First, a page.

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Fast forward: 30 years later The Substance rocks again

The Substance 1980
The Substance in 1980 on Long Sands in York Beach, Maine. From left, Dave Whittle (original drummer), Chris Elliott, Greg Elliott, George Mason and Paul Chadwick.

By Nancy Cicco
Reprinted from SeacoastOnline: December 16, 2010

It's not a nostalgia trip. It's not a reunion tour. Don't call it a comeback. When The Substance takes the stage at Foobar in Portsmouth Friday, Dec. 17, it will be a reformation in the best sense of the word, marking the band's commitment to bring its bluesy, jazzy, punk-pop rock 'n' roll to the masses well beyond the Long Sands Beach bathhouse in York, Maine.

And the masses better be ready.

The boys sure are, in large part because they are no longer boys.

The Substance has been around 30 years, originally lighting up beach nightclubs, campgrounds and impromptu house parties in York in the early 1980s. In the summertime, on weekend nights at Bogart's (or at any 20-something's back yard), you'd find waitresses, prep cooks, busboys and chambermaids, students often on break from college, dancing to The Substance alongside York natives and summer residents who blew in "from away" every Memorial Day like kites in the azure beach sky. In those days, band members were Chris Elliott on vocals and trumpet; guitarists George Mason and Elliott's brother Greg; bassist and vocalist Paul Chadwick, and drummer Dave Whittle. Nestled among the band's versions of Santana classics and a smattering of other cover tunes, the boys rolled out originals penned by band members — '80s pop gems that had cut into them facets of Frank Zappa, the Tubes' Fee Waybill and The Cars. The song mix and the players' exuberance captured life at the beach in that time and won over a fan base loyal to the band to this day.

"They had the most eclectic crowd that would follow them," recalled filmmaker and friend of the band, Mark Constance, of Brentwood, during a recent phone interview. "It would be packed. Every one of your friends that you'd known all your life would be there ... I always thought they should have continued on," he noted of the band's breakup in 1983.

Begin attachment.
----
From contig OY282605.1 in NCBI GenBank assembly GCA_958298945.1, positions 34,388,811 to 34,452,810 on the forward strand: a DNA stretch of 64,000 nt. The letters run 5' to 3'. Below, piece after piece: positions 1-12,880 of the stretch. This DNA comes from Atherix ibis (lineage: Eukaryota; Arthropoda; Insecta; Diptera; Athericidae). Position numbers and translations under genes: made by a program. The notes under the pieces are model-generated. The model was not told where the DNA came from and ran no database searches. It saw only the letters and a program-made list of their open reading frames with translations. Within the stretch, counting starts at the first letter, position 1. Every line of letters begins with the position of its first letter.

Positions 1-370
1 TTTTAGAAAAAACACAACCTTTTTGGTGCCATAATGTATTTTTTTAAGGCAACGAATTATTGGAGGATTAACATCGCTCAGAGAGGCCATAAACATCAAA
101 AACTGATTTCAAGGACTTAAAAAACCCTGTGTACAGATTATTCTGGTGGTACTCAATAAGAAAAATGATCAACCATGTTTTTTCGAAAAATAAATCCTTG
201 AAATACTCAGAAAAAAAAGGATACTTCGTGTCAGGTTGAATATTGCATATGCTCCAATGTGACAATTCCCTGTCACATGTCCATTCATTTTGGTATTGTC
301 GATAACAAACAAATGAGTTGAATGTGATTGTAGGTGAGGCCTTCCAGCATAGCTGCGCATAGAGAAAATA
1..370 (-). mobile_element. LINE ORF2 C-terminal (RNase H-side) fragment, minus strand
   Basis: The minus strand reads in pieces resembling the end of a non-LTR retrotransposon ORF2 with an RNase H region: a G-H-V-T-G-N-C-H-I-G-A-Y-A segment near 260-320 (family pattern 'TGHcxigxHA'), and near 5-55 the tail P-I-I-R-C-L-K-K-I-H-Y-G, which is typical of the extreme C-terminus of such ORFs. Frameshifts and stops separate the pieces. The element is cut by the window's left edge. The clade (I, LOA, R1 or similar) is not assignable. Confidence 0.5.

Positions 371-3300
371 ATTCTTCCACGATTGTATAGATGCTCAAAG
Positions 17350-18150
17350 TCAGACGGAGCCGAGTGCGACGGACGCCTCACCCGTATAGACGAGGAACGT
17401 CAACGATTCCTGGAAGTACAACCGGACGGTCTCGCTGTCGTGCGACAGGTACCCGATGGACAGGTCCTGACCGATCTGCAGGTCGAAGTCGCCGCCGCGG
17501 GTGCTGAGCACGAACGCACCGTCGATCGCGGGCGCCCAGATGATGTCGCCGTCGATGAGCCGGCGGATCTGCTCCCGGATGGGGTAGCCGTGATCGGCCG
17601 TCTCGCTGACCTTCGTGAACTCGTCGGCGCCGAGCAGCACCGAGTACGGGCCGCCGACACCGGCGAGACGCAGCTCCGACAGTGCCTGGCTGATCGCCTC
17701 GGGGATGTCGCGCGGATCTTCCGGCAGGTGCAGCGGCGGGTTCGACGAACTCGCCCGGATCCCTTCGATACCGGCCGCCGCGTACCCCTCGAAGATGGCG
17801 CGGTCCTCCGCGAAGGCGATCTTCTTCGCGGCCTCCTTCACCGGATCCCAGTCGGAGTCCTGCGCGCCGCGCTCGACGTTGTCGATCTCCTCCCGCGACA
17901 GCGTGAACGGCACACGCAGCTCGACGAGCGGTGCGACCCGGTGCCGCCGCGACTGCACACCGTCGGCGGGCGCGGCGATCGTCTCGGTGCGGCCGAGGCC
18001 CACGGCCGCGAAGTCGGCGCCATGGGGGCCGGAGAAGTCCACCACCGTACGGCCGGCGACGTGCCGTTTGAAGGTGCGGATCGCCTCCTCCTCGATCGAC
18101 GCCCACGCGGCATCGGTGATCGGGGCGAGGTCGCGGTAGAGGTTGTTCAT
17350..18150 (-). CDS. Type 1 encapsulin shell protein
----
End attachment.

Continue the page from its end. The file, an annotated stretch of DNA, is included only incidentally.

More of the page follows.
Greg Elliott, 50, of Plum Island, Mass., reflected on that notion just prior to being joined by brother Chris and Chadwick for an interview at the former Bogart's — now Guac-N-Roll Burrito Grill & Cantina in York Beach — last month. Greg is grateful the band didn't climb too high too soon.

"If we had gotten real fame or fortune, I wouldn't have survived ... but I'm still the wild man of the band," he said.

That "wild man" is now a teacher in the Haverhill, Mass., public school system and the band's disciplinarian, in charge of coordinating rehearsal times and gig bookings. These days, the band is rolling out its game plan to conquer the Seacoast from Massachusetts' North Shore to Portland, Maine, playing out at least twice a month.

"We've established a team and we have so much faith in everybody's ability to execute," Chris, 52, said.

In a tip of the hat to the New England Patriots' gridiron domination, Chris, of Portsmouth, and Chadwick, 53, of York, call Greg the "Belichick" of the band.

While that comparison didn't always fit, what did was the Elliott brothers' kinship with Mason, 52, who grew up next door to them in Brattleboro, Vt. They formed their first band, Azul, as children. The brothers were also what Greg called "PSFs" — "permanent summer folk" at York Beach, where the family had a home. Mason was often in tow with the clan, spending summers in York, eventually laying down roots there and raising a family.

Similarly, York natives Chadwick, and Gross, 54, the band's current drummer who joined a couple of years ago after sitting in, were teenage chums who first played together as members of The Carbuncles. During their formative years, The Substance members soaked up music any way they could get it: Mason and Greg Elliott started as drummers before switching to guitar in the eighth grade. Mason took formal lessons including music theory, then taught Greg, he recalled. Gross took private lessons on drums but also took advantage of classes in the school system, as did Chris Elliott on trumpet. Chadwick "never had a real lesson," he said, but found a mentor in guitarist Bobby Herne, a former member of the rock-and-soul outfit The Spectras, who is revered as the "granddaddy of York County guitar players," Chris said.